UK's foreign minister Liz Truss has been promoted by Boris Johnson to take over the role of lead EU negotiator in the Brexit negotiations. According to reports from Bloomberg, she is widely seen as a potential successor to Boris Johnson.
This new appointment adds to her hold over Britain's diplomacy and trade which strengthens her potential bid to succeed Boris Johnson as the occupant of 10 Downing Street.
She is the cabinet minister with highest popularity among Conservative grassroots support base. Her appointment to the post of lead EU negotiator for Brexit negotiations was announced less than a day after David Frost's unexpected resignation from the post.
Frost, an erstwhile confidant of Boris Johnson fell out with the Prime Minister not only due to Brexit but over possibility of more stringent measures to control the spread of latest Covid-19 variant in Britain.
The new variants risk straining Britain's famous National Health Service (NHS). Johnson's scientific advisors have urged him to introduce new restrictions 'very soon' to ensure Covid hospitalisations remain below the peak of 3,000 a day. Although announcing stringent public health measurers will be politically perilous for Johnson.
The overwhelming majority for the Tory party in the parliament after elections which gave a free hand to Boris Johnson is now tying his hands. The Prime Minister has witnessed a 'record mutiny' in his own party over the possibility to new Covid-19 restrictions.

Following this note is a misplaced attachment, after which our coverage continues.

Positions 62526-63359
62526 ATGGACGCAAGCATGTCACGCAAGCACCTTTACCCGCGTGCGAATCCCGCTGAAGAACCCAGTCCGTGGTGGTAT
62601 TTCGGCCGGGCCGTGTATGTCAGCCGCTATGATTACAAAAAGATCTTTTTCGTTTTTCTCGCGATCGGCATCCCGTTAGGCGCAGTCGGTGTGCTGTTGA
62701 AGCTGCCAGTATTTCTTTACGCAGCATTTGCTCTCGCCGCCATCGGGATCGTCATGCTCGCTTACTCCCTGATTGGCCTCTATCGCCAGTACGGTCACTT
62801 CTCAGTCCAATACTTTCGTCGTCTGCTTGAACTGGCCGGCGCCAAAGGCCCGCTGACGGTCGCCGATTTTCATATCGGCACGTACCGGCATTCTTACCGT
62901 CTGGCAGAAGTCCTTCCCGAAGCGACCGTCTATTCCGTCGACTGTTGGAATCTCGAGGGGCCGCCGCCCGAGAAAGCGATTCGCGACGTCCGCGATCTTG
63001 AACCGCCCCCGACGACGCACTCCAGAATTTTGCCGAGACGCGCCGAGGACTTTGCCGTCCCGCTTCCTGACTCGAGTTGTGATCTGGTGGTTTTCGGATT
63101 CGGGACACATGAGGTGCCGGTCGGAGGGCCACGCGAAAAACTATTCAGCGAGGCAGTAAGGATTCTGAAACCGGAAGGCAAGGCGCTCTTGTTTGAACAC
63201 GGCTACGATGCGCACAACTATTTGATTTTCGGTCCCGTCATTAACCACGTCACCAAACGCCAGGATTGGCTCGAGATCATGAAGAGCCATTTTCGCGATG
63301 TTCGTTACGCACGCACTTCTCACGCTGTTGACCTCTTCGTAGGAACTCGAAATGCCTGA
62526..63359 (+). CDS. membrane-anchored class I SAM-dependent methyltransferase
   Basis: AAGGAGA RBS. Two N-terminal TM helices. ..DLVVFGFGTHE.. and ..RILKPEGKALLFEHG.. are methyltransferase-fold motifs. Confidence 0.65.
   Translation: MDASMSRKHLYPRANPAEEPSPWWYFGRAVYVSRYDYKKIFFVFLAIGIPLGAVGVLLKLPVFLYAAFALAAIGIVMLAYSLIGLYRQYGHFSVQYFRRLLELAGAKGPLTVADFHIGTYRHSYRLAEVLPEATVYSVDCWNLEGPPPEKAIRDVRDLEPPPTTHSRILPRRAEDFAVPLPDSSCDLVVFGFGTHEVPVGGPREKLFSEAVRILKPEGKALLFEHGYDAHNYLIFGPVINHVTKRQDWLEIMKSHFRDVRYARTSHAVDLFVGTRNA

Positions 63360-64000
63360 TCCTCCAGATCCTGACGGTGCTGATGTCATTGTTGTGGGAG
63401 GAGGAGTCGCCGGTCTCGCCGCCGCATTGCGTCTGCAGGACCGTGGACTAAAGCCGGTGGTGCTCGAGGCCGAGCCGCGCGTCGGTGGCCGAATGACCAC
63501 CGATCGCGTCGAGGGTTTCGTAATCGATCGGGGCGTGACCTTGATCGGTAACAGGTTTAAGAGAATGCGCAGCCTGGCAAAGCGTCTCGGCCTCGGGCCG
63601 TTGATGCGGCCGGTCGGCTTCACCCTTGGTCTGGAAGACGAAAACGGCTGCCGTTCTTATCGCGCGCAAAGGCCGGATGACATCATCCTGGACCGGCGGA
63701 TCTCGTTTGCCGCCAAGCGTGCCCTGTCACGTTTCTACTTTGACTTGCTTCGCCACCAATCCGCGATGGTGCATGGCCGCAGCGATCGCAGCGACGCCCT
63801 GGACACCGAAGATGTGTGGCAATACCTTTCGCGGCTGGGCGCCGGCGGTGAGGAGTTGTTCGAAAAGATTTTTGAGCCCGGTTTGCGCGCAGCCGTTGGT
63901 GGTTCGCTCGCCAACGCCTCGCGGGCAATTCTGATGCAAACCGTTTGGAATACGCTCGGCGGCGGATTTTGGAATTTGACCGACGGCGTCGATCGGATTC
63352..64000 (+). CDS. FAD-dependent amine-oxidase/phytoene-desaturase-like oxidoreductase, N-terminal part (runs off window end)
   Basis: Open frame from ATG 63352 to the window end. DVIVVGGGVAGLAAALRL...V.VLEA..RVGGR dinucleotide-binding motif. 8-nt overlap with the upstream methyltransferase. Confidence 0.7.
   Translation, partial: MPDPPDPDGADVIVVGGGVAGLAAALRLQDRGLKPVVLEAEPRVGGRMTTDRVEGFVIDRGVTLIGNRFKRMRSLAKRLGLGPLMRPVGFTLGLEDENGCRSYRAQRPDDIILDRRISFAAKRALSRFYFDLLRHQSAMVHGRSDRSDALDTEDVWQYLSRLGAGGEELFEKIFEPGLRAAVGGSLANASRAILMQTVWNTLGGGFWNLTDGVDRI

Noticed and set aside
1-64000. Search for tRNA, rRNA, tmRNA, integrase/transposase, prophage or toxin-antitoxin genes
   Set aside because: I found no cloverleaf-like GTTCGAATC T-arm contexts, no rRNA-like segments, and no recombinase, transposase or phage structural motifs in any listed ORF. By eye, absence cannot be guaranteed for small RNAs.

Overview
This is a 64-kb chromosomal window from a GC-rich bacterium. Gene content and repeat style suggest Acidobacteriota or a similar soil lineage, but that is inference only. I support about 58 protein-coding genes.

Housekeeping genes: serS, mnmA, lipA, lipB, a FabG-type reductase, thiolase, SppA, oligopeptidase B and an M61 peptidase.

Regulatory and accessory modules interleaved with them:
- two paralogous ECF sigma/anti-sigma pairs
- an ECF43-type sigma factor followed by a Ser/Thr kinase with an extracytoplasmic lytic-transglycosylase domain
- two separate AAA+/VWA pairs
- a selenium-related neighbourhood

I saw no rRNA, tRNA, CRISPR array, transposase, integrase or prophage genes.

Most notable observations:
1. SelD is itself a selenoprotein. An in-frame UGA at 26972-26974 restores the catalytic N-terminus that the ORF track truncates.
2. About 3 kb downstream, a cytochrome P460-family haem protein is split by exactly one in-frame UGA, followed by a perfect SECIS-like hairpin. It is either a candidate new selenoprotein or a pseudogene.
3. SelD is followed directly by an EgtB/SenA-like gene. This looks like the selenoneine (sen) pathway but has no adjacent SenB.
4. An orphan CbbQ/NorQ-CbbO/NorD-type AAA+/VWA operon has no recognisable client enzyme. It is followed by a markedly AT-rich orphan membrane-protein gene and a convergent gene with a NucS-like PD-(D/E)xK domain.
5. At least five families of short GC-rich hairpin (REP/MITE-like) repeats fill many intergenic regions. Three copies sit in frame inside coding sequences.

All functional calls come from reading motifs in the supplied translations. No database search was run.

This has been followed by the setback of loosing David Frost, his 'Brexit righthand man' and a 'humiliating' defeat in special local election. Johnson's personal ratings have gone down and the Tory party is behind Labour in national polls just 2 years after winning the election with a landslide.
The Conservatives have a history of disposing of leaders which they no longer perceive as winners. The report by Bloomberg states that a leadership challenge to Johnson might be brewing and Truss's growing power and her popularity amongst the Tory base suggests the might succeed him.
She recently posed with a battle tank in Eastern Europe harking back to the image of Margaret Thatcher posing with a tank in Germany back in 1986. She comes from the Libertarian wing of the 'broad church' that the Tory party is. A fan of Thatcher, 'both in her embrace of free markets and her disdain for the EU, she operates within a party that has purged many of its Europhiles'.
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